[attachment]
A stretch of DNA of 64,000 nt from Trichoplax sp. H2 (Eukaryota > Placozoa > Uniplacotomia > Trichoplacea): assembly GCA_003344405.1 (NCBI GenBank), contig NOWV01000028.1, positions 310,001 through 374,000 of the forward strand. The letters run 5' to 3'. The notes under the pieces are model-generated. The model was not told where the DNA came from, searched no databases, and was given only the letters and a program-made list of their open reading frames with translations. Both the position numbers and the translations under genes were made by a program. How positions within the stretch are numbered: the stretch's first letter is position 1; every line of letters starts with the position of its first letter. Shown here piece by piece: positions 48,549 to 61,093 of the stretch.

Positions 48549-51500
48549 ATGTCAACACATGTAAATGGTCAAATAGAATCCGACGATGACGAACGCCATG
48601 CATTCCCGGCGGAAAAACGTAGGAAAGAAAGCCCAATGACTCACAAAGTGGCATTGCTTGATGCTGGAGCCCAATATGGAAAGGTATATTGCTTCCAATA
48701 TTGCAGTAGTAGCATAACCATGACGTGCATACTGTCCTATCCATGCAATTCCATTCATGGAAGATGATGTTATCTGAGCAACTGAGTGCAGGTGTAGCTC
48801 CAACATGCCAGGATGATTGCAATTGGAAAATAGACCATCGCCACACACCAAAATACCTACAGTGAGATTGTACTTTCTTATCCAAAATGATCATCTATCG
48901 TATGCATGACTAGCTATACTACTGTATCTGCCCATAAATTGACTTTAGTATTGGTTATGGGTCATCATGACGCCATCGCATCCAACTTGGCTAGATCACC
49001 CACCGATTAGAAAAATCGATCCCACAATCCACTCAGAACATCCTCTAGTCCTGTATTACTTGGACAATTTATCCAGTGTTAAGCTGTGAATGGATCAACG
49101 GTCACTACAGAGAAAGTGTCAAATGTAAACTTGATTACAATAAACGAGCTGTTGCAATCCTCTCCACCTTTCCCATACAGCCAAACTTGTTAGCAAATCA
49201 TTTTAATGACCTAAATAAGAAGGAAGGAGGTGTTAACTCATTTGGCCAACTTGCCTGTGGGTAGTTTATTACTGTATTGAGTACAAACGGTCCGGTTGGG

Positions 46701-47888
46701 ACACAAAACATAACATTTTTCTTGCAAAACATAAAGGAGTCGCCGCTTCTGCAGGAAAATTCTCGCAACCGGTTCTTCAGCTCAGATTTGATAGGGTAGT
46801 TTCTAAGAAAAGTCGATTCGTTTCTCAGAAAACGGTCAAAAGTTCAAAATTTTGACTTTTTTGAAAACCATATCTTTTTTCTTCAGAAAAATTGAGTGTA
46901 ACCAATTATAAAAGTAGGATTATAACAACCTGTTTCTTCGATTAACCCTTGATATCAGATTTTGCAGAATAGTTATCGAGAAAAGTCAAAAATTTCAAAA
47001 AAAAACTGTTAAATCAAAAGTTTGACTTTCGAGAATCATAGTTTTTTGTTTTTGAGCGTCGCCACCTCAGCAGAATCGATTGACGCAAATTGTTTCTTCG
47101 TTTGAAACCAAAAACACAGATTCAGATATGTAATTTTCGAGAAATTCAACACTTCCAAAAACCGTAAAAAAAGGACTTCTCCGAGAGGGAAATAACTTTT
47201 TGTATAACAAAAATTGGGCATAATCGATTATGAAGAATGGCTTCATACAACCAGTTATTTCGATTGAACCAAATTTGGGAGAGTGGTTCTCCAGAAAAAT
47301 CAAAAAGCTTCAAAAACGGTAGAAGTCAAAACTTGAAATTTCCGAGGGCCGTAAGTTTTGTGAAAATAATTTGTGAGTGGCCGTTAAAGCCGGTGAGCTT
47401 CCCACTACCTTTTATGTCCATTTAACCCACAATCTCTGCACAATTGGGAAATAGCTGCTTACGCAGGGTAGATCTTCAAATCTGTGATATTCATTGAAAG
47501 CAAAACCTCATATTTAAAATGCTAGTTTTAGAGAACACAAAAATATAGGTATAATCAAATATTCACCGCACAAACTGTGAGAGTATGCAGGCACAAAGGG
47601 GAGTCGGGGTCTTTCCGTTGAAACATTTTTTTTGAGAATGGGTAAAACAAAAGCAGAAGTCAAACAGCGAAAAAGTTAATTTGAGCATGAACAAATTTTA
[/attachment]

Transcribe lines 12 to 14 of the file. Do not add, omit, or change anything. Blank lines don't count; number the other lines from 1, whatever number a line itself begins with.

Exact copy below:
46701 ACACAAAACATAACATTTTTCTTGCAAAACATAAAGGAGTCGCCGCTTCTGCAGGAAAATTCTCGCAACCGGTTCTTCAGCTCAGATTTGATAGGGTAGT
46801 TTCTAAGAAAAGTCGATTCGTTTCTCAGAAAACGGTCAAAAGTTCAAAATTTTGACTTTTTTGAAAACCATATCTTTTTTCTTCAGAAAAATTGAGTGTA
46901 ACCAATTATAAAAGTAGGATTATAACAACCTGTTTCTTCGATTAACCCTTGATATCAGATTTTGCAGAATAGTTATCGAGAAAAGTCAAAAATTTCAAAA